The best way, according to Massimo, isn’t always the traditional way, and that didn’t sit well with certain people in this country, especially in conservative Modena. It wasn’t until Massimo won over international critics and achieved global fame that he managed to convince locals. “Suddenly, they started to defend me.” (And for anybody that continued to doubt him, he won the gold medal for best balsamic vinegar in Modena, the most revered craft in one of the most tradition-driven cities in Italy—a barrel-aged middle finger to those who think he only knows how to manipulate.)

He’s in the middle of recounting his vinegar triumph when an old man with a bike at his side peaks his head into the door to ask Massimo a question. “Mi scusi, maestro! Maestro!” The chef stands up from his desk and greets the man like a great don of the neighborhood. When he returns, he flashes a grin and raised eyebrows: “See that? Now they call me maestro!”

The master has strong opinions about everything, especially ragu. While the differences from restaurant to restaurant and grandma to grandma tend to be granular, especially to the outside eater, Massimo’s two main pillars of ragu are nothing short of controversial in this highly charged world. First, he insists the meat shouldn’t be ground, but rather cooked in large pieces, then shredded by hand. “99 percent of ragu starts with machine-ground meat. But why?” Instead, he insists that big pieces of braised meat give deeper flavor and better texture to the final dish.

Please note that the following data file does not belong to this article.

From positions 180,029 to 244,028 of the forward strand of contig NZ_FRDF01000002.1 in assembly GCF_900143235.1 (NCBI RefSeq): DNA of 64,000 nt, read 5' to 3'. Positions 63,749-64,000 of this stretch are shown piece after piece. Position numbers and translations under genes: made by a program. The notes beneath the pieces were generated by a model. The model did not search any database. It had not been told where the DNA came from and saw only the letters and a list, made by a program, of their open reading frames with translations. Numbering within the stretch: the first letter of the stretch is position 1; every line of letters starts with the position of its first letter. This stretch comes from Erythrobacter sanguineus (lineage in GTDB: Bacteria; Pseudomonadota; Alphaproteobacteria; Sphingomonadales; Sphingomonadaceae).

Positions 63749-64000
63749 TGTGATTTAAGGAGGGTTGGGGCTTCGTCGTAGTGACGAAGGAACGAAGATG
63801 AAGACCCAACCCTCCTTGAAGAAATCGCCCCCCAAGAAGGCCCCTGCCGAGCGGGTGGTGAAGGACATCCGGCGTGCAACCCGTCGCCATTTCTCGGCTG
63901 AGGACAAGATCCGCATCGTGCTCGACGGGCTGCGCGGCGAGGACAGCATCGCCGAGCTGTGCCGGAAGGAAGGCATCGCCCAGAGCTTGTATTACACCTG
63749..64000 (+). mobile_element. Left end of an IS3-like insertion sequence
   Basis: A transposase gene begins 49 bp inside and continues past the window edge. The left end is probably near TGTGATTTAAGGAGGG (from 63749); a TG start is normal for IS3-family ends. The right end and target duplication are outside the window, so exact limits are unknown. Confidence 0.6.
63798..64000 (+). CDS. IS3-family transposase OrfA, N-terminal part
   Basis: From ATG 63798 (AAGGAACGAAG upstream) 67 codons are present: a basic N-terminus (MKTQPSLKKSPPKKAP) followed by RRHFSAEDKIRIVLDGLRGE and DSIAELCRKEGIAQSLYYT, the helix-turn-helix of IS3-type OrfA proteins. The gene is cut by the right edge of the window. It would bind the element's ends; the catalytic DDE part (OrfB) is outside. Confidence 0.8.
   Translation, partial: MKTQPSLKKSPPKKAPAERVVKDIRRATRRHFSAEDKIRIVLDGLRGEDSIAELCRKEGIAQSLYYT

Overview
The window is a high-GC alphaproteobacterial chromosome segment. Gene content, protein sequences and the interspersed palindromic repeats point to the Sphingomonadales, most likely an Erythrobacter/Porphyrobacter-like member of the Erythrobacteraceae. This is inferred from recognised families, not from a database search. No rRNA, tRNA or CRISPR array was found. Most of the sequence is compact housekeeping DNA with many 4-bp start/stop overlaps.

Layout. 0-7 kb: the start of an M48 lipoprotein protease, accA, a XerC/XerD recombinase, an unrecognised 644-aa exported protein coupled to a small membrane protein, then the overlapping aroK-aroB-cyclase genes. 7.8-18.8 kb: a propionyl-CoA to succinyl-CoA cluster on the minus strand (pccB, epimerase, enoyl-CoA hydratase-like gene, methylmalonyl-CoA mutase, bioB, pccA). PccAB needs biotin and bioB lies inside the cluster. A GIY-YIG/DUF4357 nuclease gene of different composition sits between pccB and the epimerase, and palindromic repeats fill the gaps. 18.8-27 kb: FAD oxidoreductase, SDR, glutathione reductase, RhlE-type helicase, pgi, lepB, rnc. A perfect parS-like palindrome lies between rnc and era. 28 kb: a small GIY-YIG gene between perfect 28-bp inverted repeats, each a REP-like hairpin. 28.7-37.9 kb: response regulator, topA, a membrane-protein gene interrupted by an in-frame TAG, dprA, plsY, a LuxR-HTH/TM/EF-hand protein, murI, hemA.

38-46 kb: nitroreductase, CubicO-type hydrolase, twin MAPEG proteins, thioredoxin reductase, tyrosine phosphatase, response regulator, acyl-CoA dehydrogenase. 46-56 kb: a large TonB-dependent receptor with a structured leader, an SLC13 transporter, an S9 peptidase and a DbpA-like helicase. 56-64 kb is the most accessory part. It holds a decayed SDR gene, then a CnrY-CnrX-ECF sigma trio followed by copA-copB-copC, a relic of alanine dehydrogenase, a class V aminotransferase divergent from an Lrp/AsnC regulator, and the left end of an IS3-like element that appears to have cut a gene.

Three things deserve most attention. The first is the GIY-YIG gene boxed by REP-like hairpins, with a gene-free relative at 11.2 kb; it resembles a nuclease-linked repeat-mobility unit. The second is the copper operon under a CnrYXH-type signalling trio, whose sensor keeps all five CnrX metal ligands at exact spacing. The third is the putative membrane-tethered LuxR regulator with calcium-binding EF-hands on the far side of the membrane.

Tomato is used to cover up bad ingredients

The Second Law of Ragu according to Massimo is even more explosive: no tomato. “We never had tomatoes in Emilia Romagna, so how did they end up in the sauce? Tomato is used to cover up bad ingredients.”

In some dusty corner of the Emilian culinary history Massimo’s version may have its antecedent, but the ragu he fabricates is a severe departure from everything I’ve tasted so far. While the individual components of the dish constitute a showcase of the avant-garde technique and fuck-the-rules philosophy that characterizes so many of the world’s most-lauded restaurants today, the final result tastes deeply, gloriously of ragu.

“Vision is the crossroad between the rational and the emotional,” says Massimo, in one of his frequent moments of existential reflection in the dining room. The rational mind says that hand-torn meat rich in gelatin will make a lusty, powerful sauce with no need for excess ingredients. Emotion tells him that it must still look and taste like home.

Later in the meal, the full extent of Massimo’s whimsy-driven modernist vision will be on display—in a handheld head of baby lettuce whose tender leaves hide the concentrated tastes of a Caesar salad, a glazed rectangle of eel made to look as if it were swimming up the Po River, a handful of classics with ridiculous names like “Oops I Dropped My Lemon Pie”—but it’s the ragu that moves me most. The noodles have a brilliant, enduring chew, and the sauce, rich with gelatin from the tougher cuts of meat, clings to them as if its life were at stake.